Make Sudden Cardiac Arrest Prevention Part of Your Practice

Did you know that 1 in 300 youth has an undetected heart condition that puts them at risk for sudden cardiac arrest?1 As primary care practitioners, you are on the front lines when it comes to protecting young hearts from sudden death. And yet, studies show that cardiac consideration is an often overlooked area of assessment, with practitioners and parents largely unfamiliar with warning signs and risk factors that require follow up. In fact, the standard approach to well-child checkups and PPEs can miss up to 90%2 of heart abnormalities.

Consider the evidence.

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Up to 72% of sudden cardiac arrest is preceded by symptoms, which often go unrecognized or unreported.

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In cases when an SCA victim had reported symptoms, up to 60% of practitioners did not consider a cardiac diagnosis.

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Up to 49% of victims had a significant family history that should have triggered diagnostic testing.

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As few as 15% of practices annually update patient history, which means changes in a family’s heart health could be missed.

New AAP/Bright Futures Recommendations for Cardiac Risk Assessment

Nationally reported data³ shows sudden cardiac arrest is a leading cause of death among youth. And arguably, it is the only one we can prevent with tools we have now. A more comprehensive cardiac risk assessment at home and in the medical practitioners office could prevent the loss of thousands of youth each year. New recommendations call for all youth to get a heart screening during well-child checkups and PPEs or at least every three years and especially upon entry to middle and junior high school. Assessment includes:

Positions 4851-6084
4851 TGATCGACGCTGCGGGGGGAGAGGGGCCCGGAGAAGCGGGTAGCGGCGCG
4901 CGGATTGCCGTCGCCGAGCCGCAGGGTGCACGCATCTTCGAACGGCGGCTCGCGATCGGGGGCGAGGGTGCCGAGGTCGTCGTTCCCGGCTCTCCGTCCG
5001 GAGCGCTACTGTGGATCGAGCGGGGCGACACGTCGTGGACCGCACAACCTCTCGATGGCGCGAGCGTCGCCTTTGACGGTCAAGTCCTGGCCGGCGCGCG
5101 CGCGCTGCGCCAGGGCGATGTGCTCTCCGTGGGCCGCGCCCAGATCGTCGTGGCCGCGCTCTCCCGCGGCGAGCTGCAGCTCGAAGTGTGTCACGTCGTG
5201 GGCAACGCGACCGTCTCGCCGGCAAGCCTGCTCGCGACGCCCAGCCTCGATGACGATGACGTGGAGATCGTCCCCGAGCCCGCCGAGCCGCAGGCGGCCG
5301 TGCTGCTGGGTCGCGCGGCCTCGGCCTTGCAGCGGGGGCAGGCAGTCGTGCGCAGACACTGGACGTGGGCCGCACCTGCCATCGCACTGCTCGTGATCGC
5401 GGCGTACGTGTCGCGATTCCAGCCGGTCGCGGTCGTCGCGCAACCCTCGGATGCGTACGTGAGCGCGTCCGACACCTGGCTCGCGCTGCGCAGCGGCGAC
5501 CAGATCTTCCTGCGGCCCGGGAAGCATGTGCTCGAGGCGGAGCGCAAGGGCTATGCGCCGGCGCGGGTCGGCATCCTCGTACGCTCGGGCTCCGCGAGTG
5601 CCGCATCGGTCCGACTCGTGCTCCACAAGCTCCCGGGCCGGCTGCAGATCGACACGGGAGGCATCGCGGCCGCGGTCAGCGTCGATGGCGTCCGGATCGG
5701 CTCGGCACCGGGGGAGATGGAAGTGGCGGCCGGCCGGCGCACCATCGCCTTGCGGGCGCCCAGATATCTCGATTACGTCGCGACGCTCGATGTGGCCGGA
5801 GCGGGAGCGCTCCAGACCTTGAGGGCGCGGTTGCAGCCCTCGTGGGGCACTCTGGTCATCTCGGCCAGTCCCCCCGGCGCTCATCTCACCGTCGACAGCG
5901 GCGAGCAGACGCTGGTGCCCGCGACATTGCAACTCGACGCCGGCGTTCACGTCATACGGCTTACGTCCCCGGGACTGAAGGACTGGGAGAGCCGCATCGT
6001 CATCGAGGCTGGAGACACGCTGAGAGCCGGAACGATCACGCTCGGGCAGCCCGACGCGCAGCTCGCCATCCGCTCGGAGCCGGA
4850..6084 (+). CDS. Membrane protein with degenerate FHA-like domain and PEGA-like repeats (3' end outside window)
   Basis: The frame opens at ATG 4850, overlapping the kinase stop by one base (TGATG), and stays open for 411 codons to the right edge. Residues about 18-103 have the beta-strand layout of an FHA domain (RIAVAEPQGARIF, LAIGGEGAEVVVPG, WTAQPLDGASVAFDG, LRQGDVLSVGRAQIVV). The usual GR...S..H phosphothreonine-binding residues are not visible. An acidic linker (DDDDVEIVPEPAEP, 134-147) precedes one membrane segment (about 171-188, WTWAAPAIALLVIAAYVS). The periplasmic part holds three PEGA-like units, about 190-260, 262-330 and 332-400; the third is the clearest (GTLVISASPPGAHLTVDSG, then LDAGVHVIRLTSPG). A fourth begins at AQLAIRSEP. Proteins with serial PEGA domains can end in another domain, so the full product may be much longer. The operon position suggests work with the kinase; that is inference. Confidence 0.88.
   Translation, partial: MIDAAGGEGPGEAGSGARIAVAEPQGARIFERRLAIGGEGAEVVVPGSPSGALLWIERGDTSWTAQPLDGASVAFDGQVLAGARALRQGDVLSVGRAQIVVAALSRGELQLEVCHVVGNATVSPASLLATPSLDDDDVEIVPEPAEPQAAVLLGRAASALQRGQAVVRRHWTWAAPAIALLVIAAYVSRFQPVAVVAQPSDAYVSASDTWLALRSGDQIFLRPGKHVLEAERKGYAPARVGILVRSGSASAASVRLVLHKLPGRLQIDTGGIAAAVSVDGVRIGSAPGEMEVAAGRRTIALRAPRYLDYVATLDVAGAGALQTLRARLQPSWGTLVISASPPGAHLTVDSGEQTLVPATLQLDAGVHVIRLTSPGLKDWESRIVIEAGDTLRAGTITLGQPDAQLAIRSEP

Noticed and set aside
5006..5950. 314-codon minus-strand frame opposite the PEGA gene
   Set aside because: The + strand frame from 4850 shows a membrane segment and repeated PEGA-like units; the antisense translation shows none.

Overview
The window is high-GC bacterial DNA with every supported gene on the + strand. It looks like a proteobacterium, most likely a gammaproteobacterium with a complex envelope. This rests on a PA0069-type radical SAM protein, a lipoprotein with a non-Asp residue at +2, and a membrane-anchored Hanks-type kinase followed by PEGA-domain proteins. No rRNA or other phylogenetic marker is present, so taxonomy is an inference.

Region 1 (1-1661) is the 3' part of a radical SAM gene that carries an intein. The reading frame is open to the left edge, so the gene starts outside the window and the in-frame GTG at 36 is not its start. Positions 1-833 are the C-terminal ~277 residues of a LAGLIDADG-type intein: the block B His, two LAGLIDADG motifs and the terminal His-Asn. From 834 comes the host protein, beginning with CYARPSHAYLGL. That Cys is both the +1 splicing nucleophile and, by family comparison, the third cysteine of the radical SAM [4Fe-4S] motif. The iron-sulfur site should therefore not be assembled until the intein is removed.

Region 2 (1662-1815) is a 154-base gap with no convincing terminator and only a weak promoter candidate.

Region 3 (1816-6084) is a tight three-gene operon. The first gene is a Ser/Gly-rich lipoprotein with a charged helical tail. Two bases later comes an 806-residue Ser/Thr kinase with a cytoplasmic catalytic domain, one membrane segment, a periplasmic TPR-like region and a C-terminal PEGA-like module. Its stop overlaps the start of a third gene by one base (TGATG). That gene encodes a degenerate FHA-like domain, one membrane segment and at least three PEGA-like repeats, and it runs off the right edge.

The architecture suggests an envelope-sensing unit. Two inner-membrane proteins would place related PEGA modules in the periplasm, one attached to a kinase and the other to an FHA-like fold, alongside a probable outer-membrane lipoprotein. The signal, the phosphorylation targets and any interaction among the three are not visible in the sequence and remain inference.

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Stress the importance of getting a thorough family heart history.

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Ask about risk factors and warning signs youth may be experiencing.

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Utilize diagnostic testing proven better at confirming youth at risk.

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Test for inherited conditions if family risk factors are present.

Don’t Take a Chance with A Child’s Heart

Use these free resources to incorporate robust cardiac risk assessment into your practice. A more comprehensive cardiac risk assessment at home and in the medical practitioner’s office could prevent the loss of thousands of youth each year. Use these free resources to protect young hearts.

1Average from Fuller, 1997; Corrado, 2006; AHA 2007; Wilson, 2008; Bessem, 2009; Baggish, 2010; Harmon, 2015; Drezner, 2016
2Maron et al “Autopsy Study of Athletes with SCD (JAMA276:199-204;1996)

3Comparison of reports from the American Cancer Society 540 cancer deaths in the 15–19 age group annually) with the American Society of Clinical Oncology (estimating 1,050 cancer deaths in children under 15); the National Safety Council (7,300 motor vehicle fatalities in 2019 in youth under 25); the CDC (6,643 suicides in the 10–24 age group and 650+ opioid deaths in children and adolescents age 0 to 19) and the American Heart Association Heart & Stroke Report.